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Waiting for a Deal in Catalonia
Separatist parties have yet to form a new government.
Two months after they expanded their majority in the regional parliament, Catalonia’s pro-independence parties have yet to form a new government.
The separatists for the first time won more than 50 percent of the votes in the election in February. The formerly center-right Together for Catalonia (Junts), which now presents itself as a big tent, lost two seats. But the Republican Left and far-left Popular Unity Candidacy (CUP) gained six, giving the three parties, which have governed Catalonia since 2015, a comfortable majority of 74 out of 135 seats.
The Republican Left and CUP quickly did a deal, which would pull the anticapitalists into government for the first time. (They previously supported minority governments of Junts and the Republican Left.)
An agreement with Junts has proved elusive.
The delay is due to both a power struggle and a dispute over how to achieve independence from Spain.
Junts, which governed Catalonia in one form or another for 34 of the 44 years since the restoration of democracy, insists on a role for the self-proclaimed government-in-exile of former president Carles Puigdemont.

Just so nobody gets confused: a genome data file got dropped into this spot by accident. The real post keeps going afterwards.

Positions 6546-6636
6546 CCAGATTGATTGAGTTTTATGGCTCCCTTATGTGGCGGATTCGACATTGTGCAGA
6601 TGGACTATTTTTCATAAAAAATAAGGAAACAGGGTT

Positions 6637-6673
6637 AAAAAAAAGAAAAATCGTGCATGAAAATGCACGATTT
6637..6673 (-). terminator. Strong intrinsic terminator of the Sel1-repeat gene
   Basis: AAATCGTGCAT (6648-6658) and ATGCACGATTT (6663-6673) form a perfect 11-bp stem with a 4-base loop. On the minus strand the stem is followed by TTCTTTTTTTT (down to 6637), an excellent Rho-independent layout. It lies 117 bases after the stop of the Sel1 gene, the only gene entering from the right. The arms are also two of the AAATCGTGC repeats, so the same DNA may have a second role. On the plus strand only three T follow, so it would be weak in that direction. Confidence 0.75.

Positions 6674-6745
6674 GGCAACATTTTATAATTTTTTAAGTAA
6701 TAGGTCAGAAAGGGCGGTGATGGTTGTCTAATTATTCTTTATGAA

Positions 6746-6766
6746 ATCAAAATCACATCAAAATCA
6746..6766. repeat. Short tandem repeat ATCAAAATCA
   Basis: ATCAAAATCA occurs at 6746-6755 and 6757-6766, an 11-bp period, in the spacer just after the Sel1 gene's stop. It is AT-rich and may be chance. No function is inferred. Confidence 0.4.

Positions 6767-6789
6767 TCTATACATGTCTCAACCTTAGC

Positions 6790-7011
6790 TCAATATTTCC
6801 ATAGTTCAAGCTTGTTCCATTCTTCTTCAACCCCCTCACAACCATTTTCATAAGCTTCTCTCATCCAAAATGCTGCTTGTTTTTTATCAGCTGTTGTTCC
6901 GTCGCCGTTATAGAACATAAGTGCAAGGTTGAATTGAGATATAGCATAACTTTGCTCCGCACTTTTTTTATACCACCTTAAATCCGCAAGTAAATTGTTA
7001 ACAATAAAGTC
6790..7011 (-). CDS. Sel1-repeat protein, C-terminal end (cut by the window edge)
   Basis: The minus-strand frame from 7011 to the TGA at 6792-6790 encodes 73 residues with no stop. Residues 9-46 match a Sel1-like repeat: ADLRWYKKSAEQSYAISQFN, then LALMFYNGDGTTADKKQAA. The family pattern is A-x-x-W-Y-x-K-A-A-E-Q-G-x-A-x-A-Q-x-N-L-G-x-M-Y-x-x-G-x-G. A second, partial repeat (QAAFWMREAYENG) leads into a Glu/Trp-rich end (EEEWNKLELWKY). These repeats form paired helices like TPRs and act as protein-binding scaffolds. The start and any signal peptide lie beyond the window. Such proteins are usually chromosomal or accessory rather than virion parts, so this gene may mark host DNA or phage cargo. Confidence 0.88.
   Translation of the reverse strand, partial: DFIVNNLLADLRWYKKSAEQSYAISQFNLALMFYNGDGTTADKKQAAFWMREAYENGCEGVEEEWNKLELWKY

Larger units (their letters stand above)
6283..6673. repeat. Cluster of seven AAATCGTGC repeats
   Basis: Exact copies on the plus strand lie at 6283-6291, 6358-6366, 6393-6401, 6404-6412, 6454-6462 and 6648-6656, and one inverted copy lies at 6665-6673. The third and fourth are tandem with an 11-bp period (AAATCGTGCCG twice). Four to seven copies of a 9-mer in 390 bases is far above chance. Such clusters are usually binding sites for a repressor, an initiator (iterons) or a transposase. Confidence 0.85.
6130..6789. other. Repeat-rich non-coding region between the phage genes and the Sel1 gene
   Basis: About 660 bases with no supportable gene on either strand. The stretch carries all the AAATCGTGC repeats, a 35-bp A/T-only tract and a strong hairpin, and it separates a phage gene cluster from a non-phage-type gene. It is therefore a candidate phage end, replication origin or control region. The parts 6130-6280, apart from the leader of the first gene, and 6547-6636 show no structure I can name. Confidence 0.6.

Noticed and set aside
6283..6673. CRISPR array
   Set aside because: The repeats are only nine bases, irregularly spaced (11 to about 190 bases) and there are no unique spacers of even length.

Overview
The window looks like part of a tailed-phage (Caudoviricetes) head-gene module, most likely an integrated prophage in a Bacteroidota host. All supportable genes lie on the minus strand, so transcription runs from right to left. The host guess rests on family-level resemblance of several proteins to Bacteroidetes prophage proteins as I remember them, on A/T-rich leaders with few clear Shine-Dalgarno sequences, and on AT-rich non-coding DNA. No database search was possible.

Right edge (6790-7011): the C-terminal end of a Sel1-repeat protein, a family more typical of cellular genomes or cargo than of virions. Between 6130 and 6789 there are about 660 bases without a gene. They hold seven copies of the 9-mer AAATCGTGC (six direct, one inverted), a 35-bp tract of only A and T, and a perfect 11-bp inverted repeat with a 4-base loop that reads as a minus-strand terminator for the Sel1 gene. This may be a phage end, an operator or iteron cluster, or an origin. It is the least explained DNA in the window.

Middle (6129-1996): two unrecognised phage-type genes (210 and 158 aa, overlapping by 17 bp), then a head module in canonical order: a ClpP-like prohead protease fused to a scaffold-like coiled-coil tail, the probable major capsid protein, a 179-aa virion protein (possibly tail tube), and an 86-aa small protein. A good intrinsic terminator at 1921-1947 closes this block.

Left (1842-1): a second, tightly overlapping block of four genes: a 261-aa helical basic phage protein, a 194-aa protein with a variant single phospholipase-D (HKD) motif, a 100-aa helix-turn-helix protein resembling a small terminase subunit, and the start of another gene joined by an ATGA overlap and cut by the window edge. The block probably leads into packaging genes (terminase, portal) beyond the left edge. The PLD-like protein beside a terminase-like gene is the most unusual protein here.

Puigdemont was deposed by Spain after the banned 2017 independence referendum. He has lived in Belgium since. Other members of his government were imprisoned, including his vice president, and the Republican Left party leader, Oriol Junqueras.
Puigdemont and his supporters consider the 2017 vote a mandate to break away from Spain, even though opponents of independence boycotted it.
The Republican Left, previously the more radical of the two, wants to give Prime Minister Pedro Sánchez a chance to revise Catalonia’s autonomy within Spain.
Proposals include giving the Catalans tax autonomy similar to the Basques, completing the transfer of competencies promised in the current self-government statute, which came into force in 2006, and an amnesty for Junqueras and the other political prisoners.
The Republicans worry — not unreasonably — that the hard line proposed by Junts would make it impossible for Sánchez, who leads a minority left-wing government, to make concessions. Half of Spanish voters outside Catalonia believe the region has too much autonomy, not too little.
Junts considers the Republican line a repudiation of the 2017 referendum.
Interestingly, the CUP, which didn’t think a referendum was necessary before declaring independence, has sided with the Republicans on the issue.